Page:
NFIB Small Business Jobs Report
The NFIB Research Foundation has collected Small Business Economic Trends data with quarterly surveys since 1974 and monthly surveys since 1986. Survey respondents are drawn from NFIB’s membership. The survey was conducted in July 2017 and reflects a random sample of 10,000 small-business owners/members.
Small Business Job Activity Strong in July
60 percent hired or tried to hire; 52 percent had trouble finding qualified workers
NFIB’s chief economist William C. Dunkelberg, issued the following comments on NFIB’s July 2017 Jobs Report:
Overall job creation among small businesses increased in July, powered by a four-point gain in the seasonally adjusted net percentage of owners who plan to create new jobs, according to the montly National Federation of Independent Business (NFIB) Jobs Report, released today.
“Small business owners are investing their money in new jobs and we know small business is where the jobs are” said NFIB President and CEO Juanita Duggan. “That’s great news and we hope it continues.”
A seasonally adjusted net 19 percent of owners planned to create new jobs in July, a four-point jump from the previous month, with higher levels not seen since December of 1999. Eighty seven percent of owners who hired or tried to hire reported difficulty finding qualified workers. Nineteen percent of owners cited the difficulty of finding qualified workers as their single most important problem, up four points from June.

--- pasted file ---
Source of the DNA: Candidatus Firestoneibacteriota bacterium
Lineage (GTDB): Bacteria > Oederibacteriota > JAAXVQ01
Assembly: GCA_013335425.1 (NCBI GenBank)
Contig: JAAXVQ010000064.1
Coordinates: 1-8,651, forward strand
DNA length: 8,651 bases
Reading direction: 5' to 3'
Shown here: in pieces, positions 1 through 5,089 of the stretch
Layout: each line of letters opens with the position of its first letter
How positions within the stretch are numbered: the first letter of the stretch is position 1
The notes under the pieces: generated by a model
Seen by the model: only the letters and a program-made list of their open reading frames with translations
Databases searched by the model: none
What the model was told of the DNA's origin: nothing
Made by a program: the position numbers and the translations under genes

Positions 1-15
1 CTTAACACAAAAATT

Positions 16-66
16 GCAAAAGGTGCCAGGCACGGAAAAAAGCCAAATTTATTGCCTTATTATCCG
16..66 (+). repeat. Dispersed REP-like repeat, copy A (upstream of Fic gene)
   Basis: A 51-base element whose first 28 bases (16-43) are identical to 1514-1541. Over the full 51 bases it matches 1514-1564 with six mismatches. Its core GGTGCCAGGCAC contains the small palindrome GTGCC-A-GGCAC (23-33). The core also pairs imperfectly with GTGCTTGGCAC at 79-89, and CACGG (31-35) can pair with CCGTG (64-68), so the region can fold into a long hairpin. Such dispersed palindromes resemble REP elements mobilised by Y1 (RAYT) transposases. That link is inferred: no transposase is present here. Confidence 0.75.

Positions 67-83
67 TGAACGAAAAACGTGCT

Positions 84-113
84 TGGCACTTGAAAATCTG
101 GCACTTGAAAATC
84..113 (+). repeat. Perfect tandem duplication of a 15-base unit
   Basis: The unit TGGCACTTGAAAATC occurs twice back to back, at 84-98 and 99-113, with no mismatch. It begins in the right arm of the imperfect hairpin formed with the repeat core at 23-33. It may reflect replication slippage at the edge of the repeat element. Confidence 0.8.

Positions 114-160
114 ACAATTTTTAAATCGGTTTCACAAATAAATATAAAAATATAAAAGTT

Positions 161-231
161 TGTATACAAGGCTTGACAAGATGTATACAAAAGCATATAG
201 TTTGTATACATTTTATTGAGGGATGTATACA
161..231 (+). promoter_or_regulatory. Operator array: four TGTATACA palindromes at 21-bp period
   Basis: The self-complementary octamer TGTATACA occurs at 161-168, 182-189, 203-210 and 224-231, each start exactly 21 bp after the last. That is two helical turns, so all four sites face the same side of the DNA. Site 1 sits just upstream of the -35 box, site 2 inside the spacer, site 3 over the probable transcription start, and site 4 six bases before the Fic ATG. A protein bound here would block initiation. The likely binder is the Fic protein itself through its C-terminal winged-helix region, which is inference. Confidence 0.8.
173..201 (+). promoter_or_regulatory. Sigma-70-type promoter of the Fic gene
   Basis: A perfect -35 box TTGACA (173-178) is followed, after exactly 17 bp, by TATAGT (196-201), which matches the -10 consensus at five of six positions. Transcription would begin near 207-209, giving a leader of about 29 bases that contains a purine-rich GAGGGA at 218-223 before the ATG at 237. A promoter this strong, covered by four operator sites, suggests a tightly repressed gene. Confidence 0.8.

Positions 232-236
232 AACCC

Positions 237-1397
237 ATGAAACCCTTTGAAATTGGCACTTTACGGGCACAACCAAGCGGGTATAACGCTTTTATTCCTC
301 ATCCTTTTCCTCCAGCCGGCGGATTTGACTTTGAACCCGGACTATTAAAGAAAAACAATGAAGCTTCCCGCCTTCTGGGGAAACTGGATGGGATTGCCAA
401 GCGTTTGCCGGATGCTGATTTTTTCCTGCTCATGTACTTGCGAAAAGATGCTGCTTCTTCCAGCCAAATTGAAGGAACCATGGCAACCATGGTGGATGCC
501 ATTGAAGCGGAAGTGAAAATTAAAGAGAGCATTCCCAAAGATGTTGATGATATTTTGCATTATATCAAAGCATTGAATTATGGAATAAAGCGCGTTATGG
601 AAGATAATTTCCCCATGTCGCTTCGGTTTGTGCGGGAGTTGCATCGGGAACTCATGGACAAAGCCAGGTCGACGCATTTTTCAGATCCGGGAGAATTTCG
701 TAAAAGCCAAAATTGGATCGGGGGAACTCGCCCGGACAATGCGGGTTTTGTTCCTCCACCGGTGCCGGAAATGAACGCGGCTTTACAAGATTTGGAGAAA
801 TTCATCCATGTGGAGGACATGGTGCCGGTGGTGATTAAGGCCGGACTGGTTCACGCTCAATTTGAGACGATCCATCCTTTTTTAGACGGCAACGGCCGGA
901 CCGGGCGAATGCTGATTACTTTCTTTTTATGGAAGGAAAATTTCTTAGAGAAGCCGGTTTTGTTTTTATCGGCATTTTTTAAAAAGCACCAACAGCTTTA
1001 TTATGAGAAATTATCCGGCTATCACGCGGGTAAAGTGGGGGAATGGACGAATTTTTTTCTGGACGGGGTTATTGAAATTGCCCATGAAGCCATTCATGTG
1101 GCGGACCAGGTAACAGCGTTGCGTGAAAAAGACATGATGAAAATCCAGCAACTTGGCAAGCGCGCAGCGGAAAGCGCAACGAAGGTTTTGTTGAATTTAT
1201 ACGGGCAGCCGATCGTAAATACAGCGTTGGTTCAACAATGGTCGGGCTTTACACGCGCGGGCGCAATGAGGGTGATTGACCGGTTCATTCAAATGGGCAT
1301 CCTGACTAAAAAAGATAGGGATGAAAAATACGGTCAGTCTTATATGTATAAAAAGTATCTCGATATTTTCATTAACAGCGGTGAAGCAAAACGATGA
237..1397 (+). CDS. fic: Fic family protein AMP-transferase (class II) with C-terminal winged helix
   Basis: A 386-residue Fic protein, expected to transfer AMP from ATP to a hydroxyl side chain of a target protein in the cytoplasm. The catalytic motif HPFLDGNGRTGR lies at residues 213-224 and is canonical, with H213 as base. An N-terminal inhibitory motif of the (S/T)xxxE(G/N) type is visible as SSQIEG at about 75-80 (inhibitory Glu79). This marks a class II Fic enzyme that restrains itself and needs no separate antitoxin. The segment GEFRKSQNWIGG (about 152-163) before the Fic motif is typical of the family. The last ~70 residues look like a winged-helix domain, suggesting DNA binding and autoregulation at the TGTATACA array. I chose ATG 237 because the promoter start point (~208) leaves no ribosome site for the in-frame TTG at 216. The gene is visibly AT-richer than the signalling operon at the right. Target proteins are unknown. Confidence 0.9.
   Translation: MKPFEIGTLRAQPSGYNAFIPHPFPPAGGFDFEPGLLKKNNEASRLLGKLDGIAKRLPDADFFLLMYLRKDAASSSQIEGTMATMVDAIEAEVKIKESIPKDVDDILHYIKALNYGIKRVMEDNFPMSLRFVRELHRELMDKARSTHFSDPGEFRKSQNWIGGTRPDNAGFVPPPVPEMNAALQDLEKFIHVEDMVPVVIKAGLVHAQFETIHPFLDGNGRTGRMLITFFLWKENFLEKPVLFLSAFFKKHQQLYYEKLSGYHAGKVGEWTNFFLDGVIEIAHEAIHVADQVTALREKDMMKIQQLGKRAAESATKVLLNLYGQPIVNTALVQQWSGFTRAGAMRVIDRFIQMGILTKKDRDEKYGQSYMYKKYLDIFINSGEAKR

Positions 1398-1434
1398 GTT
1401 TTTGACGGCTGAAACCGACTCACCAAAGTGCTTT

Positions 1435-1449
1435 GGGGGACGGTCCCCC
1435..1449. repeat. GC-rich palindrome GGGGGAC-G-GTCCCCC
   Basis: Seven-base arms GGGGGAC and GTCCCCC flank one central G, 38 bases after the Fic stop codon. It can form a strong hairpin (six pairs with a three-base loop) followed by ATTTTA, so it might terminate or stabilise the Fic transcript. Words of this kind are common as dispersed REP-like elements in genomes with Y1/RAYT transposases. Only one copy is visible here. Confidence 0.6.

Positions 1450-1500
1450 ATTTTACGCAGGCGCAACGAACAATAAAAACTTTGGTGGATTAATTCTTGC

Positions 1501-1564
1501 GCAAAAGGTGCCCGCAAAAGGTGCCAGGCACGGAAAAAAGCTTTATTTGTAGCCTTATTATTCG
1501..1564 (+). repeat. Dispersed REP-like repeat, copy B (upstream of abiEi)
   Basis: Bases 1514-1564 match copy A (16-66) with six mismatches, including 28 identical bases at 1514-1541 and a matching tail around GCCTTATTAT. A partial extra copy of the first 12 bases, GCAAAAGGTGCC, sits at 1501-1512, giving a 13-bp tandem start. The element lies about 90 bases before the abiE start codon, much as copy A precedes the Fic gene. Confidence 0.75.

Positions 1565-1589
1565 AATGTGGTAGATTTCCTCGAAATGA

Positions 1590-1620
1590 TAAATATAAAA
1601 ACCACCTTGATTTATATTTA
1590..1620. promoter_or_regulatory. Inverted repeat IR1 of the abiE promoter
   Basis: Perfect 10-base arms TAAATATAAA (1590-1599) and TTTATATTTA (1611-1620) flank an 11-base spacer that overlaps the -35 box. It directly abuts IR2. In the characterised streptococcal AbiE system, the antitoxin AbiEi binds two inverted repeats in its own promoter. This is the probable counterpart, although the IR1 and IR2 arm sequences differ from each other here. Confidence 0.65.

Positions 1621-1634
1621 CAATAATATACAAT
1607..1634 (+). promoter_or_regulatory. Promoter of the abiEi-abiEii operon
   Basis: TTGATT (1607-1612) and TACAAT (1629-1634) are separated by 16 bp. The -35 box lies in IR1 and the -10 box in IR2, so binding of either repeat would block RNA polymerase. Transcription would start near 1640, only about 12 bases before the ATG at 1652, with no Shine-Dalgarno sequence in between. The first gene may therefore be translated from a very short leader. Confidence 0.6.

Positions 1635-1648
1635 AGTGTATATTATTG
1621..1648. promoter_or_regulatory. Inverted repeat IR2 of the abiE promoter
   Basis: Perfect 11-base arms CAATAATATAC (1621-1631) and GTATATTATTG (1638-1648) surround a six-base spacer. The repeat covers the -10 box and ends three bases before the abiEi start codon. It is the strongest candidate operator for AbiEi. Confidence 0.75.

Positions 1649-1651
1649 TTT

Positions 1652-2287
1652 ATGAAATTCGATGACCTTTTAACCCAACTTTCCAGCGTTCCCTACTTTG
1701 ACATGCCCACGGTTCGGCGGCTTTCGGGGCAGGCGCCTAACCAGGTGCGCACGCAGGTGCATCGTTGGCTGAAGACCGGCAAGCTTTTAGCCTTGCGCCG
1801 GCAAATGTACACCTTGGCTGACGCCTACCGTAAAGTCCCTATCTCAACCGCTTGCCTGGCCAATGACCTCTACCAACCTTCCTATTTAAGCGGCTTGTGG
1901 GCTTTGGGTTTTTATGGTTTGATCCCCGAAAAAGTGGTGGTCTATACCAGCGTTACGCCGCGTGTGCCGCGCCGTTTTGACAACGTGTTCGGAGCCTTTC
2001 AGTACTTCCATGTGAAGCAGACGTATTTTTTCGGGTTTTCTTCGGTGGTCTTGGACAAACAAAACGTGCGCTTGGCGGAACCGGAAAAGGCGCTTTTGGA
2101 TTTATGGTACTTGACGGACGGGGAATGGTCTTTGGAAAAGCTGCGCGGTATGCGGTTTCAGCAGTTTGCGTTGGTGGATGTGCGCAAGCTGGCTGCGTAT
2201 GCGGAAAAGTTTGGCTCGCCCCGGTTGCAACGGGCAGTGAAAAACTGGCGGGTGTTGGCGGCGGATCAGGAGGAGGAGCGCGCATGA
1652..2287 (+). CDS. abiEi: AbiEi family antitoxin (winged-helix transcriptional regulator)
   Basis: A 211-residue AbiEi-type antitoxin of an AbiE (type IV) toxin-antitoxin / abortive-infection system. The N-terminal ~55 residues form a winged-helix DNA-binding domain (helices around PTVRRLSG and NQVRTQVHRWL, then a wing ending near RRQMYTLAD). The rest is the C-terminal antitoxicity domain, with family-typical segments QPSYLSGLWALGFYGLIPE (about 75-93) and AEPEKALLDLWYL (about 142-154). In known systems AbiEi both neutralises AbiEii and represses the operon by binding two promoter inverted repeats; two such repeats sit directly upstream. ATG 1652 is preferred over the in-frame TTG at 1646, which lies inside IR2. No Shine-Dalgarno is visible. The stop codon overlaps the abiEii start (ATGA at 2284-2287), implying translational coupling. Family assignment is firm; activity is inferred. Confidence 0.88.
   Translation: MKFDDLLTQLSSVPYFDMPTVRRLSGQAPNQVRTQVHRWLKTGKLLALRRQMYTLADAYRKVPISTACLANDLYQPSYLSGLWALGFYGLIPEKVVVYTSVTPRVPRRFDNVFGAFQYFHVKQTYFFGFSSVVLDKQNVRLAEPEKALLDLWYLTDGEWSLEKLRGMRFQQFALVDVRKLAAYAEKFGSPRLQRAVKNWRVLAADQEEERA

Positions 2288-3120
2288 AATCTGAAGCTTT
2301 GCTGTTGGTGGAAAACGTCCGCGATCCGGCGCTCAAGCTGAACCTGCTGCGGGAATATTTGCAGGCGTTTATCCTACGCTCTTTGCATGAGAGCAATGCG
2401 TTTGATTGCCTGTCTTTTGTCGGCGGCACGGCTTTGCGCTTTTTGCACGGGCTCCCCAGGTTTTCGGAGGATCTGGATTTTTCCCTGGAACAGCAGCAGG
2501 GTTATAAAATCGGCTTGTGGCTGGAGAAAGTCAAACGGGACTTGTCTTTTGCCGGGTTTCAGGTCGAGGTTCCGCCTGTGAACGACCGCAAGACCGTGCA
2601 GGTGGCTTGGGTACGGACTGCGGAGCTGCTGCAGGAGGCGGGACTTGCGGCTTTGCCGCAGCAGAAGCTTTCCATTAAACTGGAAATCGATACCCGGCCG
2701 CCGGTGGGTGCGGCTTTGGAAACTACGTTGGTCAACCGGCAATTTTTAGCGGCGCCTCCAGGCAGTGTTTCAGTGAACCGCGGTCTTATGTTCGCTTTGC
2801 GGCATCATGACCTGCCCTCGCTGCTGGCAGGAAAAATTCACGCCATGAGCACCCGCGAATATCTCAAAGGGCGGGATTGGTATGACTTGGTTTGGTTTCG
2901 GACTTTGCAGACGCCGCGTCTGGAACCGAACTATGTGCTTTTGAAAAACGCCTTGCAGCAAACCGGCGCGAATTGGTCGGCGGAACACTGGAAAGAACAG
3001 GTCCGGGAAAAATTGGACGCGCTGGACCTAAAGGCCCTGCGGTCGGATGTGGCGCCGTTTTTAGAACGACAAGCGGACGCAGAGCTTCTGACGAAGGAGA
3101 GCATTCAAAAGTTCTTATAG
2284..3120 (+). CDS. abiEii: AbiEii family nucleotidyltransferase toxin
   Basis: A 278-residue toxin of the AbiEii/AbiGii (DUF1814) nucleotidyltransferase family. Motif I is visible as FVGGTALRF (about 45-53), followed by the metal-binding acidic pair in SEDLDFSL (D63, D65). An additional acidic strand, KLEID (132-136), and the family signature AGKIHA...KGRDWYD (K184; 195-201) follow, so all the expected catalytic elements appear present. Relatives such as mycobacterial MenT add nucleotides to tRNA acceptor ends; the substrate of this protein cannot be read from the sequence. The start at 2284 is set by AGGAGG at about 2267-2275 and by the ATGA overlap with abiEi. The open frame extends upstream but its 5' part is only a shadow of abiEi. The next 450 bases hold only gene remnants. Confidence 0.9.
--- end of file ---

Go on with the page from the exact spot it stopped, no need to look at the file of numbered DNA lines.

“The tight labor market is driving up costs for small employers,” said NFIB Chief Economist Bill Dunkelberg. “More than a quarter of all owners reported raising wages in July, and the pressure was especially high in the contruction industry.”
A separate NFIB survey completed last month identifies the reasons for which qualified workers are hard to find. The most commonly reported problem is lack of specific skills. Other reasons include weak work history, poor social skills, and unrealistic wage expectations.
“Thirty five percent of owners reported jobs they couldn’t fill in July,” said Dunkelberg. “That’s a five-point increase from the previous month and the highest reading since 2001. The tight labor market is good for employees, but it’s becoming a problem for businesses that can’t find enough workers to satisfy customer demand.”
The full Small Business Economic Trends report will be released on Tuesday, August 8th
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